By “laws” I mean things like gravity (or, more accurately, Relativity), electromagnetism, etc. Keep in mind that most of the laws listed in that link are laws describing the behavior of high-order phenomena like buoyancy and thermodynamics and others that operate on matter at a high level of description like planetary bodies, chemicals, etc. Theoretically all of these logically supervene on lower-level phenomena like the nuclear forces, that operate on matter at a low level of description like subatomic particles. Ultimately it’s probably all governed by just a few fundamental interactions (and maybe even just one), operating on just a few fundamental particles like quarks or maybe strings.

So get this though. It turns out that the values of these constants, quantities, and laws could have been anything. There is nothing about the gravitational constant that makes it logically necessary. It could have been a totally different value altogether. It seems somewhat arbitrary that it is dialed to the value that it is. There is no explanation for it. And the same goes for the amounts of the stuff in the universe, and the laws governing it all—why is energy equal to mass times the square of the speed of light? It could have been the cube of the speed of light, and the speed of light could have been different, or the phenomena could have behaved according to different rules relative to different phenomena altogether.

The possibilities are, logically, infinite.

But it gets weirder. If the values of any one of these things had been different by even a hair’s breadth, the universe wouldn’t have been life-permitting. Planetary bodies couldn’t have formed, space couldn’t have expanded or would have expanded too quickly, etc. The logically possible scenarios according to which the universe could have existed such that it could not have been able to sustain life are infinite, while the life-permitting scenarios are extremely few.

To conceptualize the situation, I like to picture a number line for each value that requires fine-tuning—so there is a number line for the Gravitational Constant, and the value for the GC could have been anything on that infinitely long line, but it needs to fall within an infinitesimal range to play its role in a life-permitting universe, the boundaries for which are marked in red on the line. Then I picture another number line below that with Planck’s Constant, with the markings, and so on. There are a quite a few of these number lines (some lists are longer than others), but even if there were only one, the possibility is equivalent to one in infinity.

Then I like to imagine a lottery, the results from which determine the values for each thing. The lottery is run once to determine each value, and there are an infinite number of possible outcomes each time. This helps me wrap my mind around how improbable a life-permitting universe is. And it doesn’t even touch on the fact that a life-permitting universe alone doesn’t necessarily yield life. You have to somehow get life into it (a topic for another post), and then you need a planet within the universe that can support the life (the specific requirements of which I’ll leave for another post as well).

And yet, here we are.

It’s obvious to me that cosmic fine-tuning cannot be due to necessity, and I explained why earlier. But by now it should be almost as obvious that it is not likely to have occurred by chance either. Like literally, mathematically, it is unlikely. So the question you have to ask yourself at this point is:

How plausible is it that this fine-tuning is due to Design?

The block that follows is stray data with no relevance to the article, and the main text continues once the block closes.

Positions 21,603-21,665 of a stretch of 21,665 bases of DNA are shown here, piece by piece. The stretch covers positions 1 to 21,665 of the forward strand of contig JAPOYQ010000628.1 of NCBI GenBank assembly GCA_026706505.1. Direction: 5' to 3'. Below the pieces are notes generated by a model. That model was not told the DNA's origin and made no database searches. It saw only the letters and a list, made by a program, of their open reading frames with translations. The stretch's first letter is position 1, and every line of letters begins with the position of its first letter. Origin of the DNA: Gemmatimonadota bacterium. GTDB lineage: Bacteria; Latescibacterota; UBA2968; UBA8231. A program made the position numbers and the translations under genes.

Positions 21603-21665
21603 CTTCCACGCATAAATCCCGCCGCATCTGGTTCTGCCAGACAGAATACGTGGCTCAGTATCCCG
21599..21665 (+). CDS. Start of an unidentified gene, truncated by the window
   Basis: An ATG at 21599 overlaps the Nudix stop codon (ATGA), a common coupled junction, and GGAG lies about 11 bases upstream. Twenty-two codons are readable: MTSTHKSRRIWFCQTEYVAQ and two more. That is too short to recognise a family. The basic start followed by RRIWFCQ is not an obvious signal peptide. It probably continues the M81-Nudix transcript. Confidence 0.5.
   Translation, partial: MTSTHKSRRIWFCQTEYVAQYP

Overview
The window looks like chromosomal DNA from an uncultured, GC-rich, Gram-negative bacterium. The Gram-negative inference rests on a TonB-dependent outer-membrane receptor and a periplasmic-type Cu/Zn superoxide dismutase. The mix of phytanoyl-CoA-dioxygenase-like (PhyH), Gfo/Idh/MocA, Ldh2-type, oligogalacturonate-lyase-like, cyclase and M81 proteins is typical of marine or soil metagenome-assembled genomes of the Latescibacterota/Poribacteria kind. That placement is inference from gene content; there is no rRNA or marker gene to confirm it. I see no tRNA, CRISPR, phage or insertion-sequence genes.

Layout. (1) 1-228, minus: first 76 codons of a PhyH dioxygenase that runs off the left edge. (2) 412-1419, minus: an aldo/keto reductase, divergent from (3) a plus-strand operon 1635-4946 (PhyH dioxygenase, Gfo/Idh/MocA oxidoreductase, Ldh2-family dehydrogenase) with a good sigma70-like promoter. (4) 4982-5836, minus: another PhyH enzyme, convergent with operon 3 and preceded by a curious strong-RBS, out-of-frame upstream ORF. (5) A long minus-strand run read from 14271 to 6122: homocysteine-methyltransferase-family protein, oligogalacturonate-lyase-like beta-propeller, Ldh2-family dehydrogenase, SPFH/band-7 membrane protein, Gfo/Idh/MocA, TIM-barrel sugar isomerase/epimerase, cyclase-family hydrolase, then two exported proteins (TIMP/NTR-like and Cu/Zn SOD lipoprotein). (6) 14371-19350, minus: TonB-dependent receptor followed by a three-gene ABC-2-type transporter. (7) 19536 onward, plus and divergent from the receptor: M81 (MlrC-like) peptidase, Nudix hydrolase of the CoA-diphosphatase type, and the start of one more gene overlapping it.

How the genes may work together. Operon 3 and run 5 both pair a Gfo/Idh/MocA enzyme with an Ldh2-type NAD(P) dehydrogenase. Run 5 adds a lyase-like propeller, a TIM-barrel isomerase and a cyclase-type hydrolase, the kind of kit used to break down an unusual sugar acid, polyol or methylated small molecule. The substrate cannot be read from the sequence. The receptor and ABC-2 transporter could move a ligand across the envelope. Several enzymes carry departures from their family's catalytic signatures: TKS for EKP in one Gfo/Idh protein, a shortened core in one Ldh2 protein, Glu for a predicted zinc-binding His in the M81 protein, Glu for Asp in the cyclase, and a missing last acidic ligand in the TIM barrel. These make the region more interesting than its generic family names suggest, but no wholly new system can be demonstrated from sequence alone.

Filed under Faith, Mind, Philosophy, Science

The Hermeneutical Paradox, or On Being a “Geologist”

I help write curriculum for our church. I play a very tiny role in it. Yesterday the curriculum team leader described our role as being like that of a miner who tries by various methods to find the gems amid the gravel. We get very little space in our lesson plans with which to draw the attention of the end users of our material to the most important elements of a passage. So it has to be efficient. It is very difficult to boil down, say, whole chapters in the book of Exodus into a dozen discussion questions.

To understand some isolated chapters in Exodus requires an understanding of the whole book, which requires an understanding, I’d argue, of the whole of scripture. But an understanding of the whole of scripture should emerge from an understanding of each of its parts (call this the “Hermeneutical Paradox”—also known in the literature as the “Hermeneutical Spiral”).

So our job is to try to gain as developed an understanding of the passage and of scripture as a whole as we can (a lifelong process to be sure), and to try to sift through the “gravel” and find the “gems” of insight in the passage in focus and draw the users’ attention to them through the use of discussion questions.

But here’s the thing. I more naturally perform the role of geologist, as opposed to miner. I am interested in the gravel. I am mesmerized by the strata. The gold is interesting too, but I want it all. So I’d rather be in the field of geology, as it were, than mining. I’d rather indulge my fascination with the breadth and depth of scripture and be rewarded for it than be constrained to pick out just the gems and work only with them.

This is true of my posture toward life as a whole, too—not just toward scripture. I like talking about why some things “are” and some “aren’t”, what causation is exactly, whether humans have minds or just brains, whether free will exists, whether God exists, how species originated, what makes coffee good, what goodness is, whether beauty is objective, etc. etc. I am struck with wonder when I look at just about anything. Wonder and awe. This life and its quirks are simply amazing.

It’s probably good for me to learn to do what I’m learning to do. But someday I will get to go back to school and study philosophy and then get a job as a teacher and get to learn from, share with, teach, and be challenged by this world’s other “geologists”.

Gold-diggers look elsewhere.


Filed under Faith, Paradox, Theology


So there’s this philosopher. He’s really pivotal. He has made significant contributions to several major areas in philosophy. He’s my favorite philosopher’s favorite philosopher. JL Mackie, who went to his grave a staunch atheist, credited this philosopher with solving the logical problem of evil, and he is now widely credited as having done so, and such is regularly cited as a concrete example of progress in philosophy. And he was on the evening news this one time because his A/C unit froze.


Filed under Faith, Philosophy